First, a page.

Today’s students are growing up connected – tweeting, live streaming, posting on a seeming 24-7 cycle. The many controversies involving Facebook, Twitter, and other social media provide an excellent opportunity to teach First Amendment principles in a relatable way. President Donald Trump’s blocking of some critics from his Twitter account, @realDonaldTrump, is one such opportunity to engage students in the First Amendment.
Passed only seven years after the ratification of the Constitution, the Sedition Act forced the young country to decide not just whether it was truly dedicated to freedom of speech, but also what that idea would even mean in a democratic republic.
A key part of a reporter’s job is to look beyond the story public officials want to tell and to ask uncomfortable questions. But when officials believe reporters go too far, can they ban them from attending future gatherings? And what First Amendment or other rights protect reporters from such actions?
The press is under attack from many public officials as well as private citizens writing on their blogs and Twitter accounts. President Donald Trump, for one, has accused some news organizations of publishing “fake news” about his administration. Although he may be unusually vociferous in attacking journalists, public officials of all political stripes throughout American history have complained about the press when they are targets of criticism. This is an opportune time for educators to reach back to James Madison for what may be the most powerful defense of freedom of the press written by any American.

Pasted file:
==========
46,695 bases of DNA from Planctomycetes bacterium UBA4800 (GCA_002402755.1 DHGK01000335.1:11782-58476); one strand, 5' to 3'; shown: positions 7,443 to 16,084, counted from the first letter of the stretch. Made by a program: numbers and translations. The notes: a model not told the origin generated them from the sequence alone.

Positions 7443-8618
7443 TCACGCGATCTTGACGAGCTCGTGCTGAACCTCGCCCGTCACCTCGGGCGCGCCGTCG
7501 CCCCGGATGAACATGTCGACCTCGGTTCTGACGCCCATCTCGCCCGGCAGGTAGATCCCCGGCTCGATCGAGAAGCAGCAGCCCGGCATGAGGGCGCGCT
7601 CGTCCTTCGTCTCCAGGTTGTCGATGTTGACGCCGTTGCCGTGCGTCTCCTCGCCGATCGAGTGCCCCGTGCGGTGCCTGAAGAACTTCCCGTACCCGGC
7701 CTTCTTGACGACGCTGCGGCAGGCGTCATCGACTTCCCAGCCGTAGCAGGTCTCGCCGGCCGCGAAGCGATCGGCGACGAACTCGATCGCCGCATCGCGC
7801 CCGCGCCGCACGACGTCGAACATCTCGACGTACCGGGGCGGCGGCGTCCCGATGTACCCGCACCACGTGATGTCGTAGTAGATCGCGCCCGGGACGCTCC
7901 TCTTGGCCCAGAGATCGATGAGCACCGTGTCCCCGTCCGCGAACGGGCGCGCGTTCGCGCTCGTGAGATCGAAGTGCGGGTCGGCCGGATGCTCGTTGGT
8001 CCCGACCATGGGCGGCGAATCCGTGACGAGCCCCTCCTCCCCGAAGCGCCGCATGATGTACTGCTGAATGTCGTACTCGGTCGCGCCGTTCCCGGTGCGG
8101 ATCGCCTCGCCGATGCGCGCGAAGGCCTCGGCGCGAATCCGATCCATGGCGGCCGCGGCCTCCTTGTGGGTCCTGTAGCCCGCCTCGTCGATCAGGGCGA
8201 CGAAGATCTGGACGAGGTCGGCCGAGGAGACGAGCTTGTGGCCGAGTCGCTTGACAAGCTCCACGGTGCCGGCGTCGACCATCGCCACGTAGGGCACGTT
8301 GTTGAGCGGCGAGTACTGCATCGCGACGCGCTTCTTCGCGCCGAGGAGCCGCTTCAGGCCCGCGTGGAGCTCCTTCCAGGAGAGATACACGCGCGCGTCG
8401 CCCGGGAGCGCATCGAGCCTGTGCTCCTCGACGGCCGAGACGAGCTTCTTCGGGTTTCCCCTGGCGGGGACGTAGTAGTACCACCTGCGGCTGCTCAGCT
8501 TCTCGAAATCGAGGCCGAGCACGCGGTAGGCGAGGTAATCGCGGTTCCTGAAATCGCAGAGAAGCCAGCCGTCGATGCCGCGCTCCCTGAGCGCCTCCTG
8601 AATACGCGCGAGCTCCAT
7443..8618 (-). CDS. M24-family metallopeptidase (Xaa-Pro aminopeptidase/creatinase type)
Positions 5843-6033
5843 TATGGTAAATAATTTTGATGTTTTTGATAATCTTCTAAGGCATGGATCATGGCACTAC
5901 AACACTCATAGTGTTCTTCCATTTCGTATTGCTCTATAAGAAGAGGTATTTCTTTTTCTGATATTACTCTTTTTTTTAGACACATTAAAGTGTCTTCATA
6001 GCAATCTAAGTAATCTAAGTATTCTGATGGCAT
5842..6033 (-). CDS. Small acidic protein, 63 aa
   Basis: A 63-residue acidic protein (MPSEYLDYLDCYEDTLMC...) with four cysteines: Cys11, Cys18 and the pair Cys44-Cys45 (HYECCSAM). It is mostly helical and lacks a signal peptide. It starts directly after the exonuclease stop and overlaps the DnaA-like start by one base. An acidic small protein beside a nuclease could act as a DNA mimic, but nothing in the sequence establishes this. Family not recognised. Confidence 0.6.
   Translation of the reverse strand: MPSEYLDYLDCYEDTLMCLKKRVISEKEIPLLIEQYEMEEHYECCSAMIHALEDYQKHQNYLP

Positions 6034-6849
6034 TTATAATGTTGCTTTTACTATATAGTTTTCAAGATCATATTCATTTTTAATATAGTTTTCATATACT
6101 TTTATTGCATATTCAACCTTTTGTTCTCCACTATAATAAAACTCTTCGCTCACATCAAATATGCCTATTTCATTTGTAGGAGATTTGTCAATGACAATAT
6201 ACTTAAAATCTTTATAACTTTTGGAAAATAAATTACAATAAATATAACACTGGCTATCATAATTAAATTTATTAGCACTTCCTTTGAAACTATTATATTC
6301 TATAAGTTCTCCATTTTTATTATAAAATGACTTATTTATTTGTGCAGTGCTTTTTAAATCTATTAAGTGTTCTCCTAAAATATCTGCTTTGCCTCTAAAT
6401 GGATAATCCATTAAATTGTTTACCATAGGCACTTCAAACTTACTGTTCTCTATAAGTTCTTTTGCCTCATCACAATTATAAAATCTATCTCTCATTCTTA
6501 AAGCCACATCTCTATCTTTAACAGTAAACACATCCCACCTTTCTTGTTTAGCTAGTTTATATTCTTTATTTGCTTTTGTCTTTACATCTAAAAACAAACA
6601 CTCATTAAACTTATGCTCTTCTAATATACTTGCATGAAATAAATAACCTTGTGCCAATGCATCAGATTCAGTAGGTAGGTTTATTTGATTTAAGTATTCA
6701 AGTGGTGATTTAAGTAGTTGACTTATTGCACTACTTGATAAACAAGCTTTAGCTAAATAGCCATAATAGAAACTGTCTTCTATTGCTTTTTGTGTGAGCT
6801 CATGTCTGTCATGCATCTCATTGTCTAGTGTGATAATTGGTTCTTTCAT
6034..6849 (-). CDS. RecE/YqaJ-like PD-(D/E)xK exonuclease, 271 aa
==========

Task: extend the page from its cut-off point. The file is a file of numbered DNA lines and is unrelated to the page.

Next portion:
Although many countries across the globe have laws prohibiting hate speech, the United States protects offensive speech about certain groups that historically have been subject to discrimination. This teacher guide explores the First Amendment issues that arise with attempting to regulate offensive speech drawing on past and contemporary court cases.
Alex Jones and his website Infowars made repeated claims that the 2012 murder of 20 children and six adults at the Sandy Hook Elementary School in Newtown, Connecticut was a “giant hoax,” possibly instigating a number of his followers to harass the families of the victims. Does the First Amendment protect Alex Jones’ speech?
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